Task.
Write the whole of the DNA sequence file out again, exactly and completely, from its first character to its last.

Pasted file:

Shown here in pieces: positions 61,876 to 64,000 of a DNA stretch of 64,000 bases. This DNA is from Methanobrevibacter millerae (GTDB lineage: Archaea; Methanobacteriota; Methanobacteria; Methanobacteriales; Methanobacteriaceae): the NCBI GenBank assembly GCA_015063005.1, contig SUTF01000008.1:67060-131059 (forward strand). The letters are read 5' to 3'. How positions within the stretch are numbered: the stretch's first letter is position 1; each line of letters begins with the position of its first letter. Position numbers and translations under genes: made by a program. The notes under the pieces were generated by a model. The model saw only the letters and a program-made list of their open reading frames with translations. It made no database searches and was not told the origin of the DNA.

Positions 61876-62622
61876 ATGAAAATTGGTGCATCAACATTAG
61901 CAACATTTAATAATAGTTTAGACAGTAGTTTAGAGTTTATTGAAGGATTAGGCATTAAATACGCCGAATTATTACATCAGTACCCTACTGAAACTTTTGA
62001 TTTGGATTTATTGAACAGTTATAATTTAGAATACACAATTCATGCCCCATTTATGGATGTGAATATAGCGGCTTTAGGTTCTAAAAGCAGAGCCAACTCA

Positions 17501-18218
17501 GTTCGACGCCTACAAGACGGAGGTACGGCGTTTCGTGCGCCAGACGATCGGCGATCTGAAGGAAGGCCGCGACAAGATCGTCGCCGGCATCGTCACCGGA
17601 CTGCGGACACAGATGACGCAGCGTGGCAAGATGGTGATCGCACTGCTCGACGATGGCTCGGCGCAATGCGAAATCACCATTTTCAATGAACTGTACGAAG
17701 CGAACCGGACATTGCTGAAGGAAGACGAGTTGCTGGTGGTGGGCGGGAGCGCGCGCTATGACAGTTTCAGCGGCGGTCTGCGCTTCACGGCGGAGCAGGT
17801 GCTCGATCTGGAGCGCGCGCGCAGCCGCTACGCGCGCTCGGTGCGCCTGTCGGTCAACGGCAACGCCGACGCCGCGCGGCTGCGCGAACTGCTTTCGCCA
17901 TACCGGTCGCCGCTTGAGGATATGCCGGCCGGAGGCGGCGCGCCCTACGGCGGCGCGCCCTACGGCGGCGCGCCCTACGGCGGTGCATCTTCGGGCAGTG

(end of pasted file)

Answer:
Shown here in pieces: positions 61,876 to 64,000 of a DNA stretch of 64,000 bases. This DNA is from Methanobrevibacter millerae (GTDB lineage: Archaea; Methanobacteriota; Methanobacteria; Methanobacteriales; Methanobacteriaceae): the NCBI GenBank assembly GCA_015063005.1, contig SUTF01000008.1:67060-131059 (forward strand). The letters are read 5' to 3'. How positions within the stretch are numbered: the stretch's first letter is position 1; each line of letters begins with the position of its first letter. Position numbers and translations under genes: made by a program. The notes under the pieces were generated by a model. The model saw only the letters and a program-made list of their open reading frames with translations. It made no database searches and was not told the origin of the DNA.

Positions 61876-62622
61876 ATGAAAATTGGTGCATCAACATTAG
61901 CAACATTTAATAATAGTTTAGACAGTAGTTTAGAGTTTATTGAAGGATTAGGCATTAAATACGCCGAATTATTACATCAGTACCCTACTGAAACTTTTGA
62001 TTTGGATTTATTGAACAGTTATAATTTAGAATACACAATTCATGCCCCATTTATGGATGTGAATATAGCGGCTTTAGGTTCTAAAAGCAGAGCCAACTCA

Positions 17501-18218
17501 GTTCGACGCCTACAAGACGGAGGTACGGCGTTTCGTGCGCCAGACGATCGGCGATCTGAAGGAAGGCCGCGACAAGATCGTCGCCGGCATCGTCACCGGA
17601 CTGCGGACACAGATGACGCAGCGTGGCAAGATGGTGATCGCACTGCTCGACGATGGCTCGGCGCAATGCGAAATCACCATTTTCAATGAACTGTACGAAG
17701 CGAACCGGACATTGCTGAAGGAAGACGAGTTGCTGGTGGTGGGCGGGAGCGCGCGCTATGACAGTTTCAGCGGCGGTCTGCGCTTCACGGCGGAGCAGGT
17801 GCTCGATCTGGAGCGCGCGCGCAGCCGCTACGCGCGCTCGGTGCGCCTGTCGGTCAACGGCAACGCCGACGCCGCGCGGCTGCGCGAACTGCTTTCGCCA
17901 TACCGGTCGCCGCTTGAGGATATGCCGGCCGGAGGCGGCGCGCCCTACGGCGGCGCGCCCTACGGCGGCGCGCCCTACGGCGGTGCATCTTCGGGCAGTG